1 Hamilton member, 1 Toronto member, 1 former Toronto member

In the fall of 2010, several female members of Common Cause took on the task of developing a sexual violence policy for the organization. At the time, and as far as we were aware, there had never been an instance of sexual violence in Common Cause. Our drive to write the policy came from some members' past experiences of being sexually assaulted while participating in other organizations, from a desire to do better, and from our own readings on sexual violence and accountability processes generally. Since then, we have, unfortunately, had to make use of the policy to address issues of sexual violence as an organization. There have been situations in which our members have been sexually assaulted, situations where members have been aggressors, and situations outside our organization where we have been asked or felt compelled to offer our perspective.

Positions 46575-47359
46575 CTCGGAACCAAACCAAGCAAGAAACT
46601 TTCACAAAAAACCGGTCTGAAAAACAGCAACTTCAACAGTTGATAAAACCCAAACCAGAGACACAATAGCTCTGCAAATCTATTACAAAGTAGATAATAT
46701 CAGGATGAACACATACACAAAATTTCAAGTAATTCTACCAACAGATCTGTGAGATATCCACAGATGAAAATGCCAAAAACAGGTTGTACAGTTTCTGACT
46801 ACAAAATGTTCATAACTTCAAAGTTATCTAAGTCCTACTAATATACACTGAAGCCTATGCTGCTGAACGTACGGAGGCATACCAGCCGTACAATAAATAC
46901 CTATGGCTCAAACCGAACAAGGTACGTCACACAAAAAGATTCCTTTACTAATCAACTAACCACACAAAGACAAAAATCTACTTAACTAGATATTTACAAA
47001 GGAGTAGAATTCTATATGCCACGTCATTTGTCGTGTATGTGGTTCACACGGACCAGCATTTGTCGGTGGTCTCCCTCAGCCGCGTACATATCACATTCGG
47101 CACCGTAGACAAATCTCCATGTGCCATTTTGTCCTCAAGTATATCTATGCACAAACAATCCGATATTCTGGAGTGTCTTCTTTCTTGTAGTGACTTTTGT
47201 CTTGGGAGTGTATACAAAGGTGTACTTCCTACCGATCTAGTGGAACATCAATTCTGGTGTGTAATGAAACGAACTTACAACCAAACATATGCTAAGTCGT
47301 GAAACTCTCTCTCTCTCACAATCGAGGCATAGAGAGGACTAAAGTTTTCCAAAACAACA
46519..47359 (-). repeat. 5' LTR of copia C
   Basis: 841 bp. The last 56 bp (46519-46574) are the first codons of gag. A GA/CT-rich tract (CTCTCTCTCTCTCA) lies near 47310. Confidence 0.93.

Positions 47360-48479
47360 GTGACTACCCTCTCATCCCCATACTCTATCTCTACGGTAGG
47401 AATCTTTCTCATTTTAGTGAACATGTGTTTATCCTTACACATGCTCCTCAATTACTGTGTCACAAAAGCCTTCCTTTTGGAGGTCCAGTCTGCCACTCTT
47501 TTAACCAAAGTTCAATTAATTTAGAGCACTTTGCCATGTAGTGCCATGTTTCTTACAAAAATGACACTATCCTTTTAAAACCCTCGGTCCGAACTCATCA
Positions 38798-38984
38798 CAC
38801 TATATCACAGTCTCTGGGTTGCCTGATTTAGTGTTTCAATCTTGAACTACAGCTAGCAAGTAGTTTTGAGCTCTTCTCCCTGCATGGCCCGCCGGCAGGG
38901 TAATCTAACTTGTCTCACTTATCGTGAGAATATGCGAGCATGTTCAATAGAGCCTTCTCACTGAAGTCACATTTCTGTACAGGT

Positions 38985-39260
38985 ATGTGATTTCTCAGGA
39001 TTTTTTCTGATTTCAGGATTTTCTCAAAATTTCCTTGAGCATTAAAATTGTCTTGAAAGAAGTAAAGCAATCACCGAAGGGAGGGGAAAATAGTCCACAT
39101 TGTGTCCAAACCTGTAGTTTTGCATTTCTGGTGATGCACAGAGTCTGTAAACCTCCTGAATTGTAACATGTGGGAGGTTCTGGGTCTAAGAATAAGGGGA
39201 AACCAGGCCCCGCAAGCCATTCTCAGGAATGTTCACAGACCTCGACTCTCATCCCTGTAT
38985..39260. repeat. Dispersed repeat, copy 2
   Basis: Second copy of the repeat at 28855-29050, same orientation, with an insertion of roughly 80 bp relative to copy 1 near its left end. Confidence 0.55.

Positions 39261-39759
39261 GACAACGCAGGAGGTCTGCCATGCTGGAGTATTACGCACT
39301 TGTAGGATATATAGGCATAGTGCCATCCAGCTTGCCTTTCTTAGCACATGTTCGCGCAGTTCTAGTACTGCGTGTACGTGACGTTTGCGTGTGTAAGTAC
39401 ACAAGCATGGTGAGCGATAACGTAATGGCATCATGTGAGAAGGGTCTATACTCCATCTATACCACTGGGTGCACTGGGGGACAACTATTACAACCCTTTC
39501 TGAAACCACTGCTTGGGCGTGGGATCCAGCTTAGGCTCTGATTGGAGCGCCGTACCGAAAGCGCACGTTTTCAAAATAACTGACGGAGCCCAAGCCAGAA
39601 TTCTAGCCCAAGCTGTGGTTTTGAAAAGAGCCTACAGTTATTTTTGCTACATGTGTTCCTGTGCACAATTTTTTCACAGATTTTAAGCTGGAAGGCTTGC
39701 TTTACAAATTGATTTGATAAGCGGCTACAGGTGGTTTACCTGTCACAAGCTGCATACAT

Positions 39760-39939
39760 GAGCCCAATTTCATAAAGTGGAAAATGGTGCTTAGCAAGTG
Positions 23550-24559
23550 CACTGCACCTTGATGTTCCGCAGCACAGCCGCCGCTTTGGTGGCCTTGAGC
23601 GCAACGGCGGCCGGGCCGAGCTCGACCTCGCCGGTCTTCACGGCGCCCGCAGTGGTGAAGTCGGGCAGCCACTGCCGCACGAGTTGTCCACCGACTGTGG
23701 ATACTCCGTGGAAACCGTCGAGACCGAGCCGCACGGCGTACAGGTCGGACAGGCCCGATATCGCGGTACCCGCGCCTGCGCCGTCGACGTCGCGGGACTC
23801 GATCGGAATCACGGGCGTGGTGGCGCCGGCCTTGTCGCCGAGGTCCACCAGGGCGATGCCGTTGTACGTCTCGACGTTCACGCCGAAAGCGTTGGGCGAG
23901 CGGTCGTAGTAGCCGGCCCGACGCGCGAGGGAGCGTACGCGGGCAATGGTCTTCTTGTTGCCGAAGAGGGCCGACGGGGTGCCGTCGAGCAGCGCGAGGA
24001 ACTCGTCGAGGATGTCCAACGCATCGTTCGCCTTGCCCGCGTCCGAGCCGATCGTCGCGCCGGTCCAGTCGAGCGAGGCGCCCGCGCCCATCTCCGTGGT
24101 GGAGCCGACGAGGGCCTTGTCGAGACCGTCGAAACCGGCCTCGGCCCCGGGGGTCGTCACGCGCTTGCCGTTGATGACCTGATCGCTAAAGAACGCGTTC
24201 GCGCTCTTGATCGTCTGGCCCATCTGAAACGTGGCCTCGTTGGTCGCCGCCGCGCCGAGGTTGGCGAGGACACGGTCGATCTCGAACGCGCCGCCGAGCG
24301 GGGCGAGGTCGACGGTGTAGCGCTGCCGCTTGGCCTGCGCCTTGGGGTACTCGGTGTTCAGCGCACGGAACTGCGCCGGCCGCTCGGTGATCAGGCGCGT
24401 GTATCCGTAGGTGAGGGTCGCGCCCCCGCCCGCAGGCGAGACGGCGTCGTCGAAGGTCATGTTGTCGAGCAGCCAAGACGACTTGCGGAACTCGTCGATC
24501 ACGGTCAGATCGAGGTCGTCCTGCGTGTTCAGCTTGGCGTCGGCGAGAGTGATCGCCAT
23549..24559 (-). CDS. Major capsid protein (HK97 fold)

With Allies Like These: Reflections on Privilege Reductionism

2 Hamilton members, 1 Toronto member

Over the course of the last several decades, anti-oppression politics have risen to a position of immense influence on activist discourse in North America. Anti-oppression workshops and reading groups, privilege and oppression checklists and guidelines, and countless books, online blogs and articles make regular appearances in anarchist organizing and discussion. Enjoying a relatively hegemonic position in Left conversation, anti-oppression politics have come to occupy the position of a sacred object—something that expresses and reinforces particular values, but does not easily lend itself to critical reflection. Indeed, it is common for those who question the operating and implications of anti-oppression politics to be accused of refusing to seriously address oppression in general. A political framework should be constantly reflected upon and evaluated—it is a tool that should serve our struggles and not vice versa.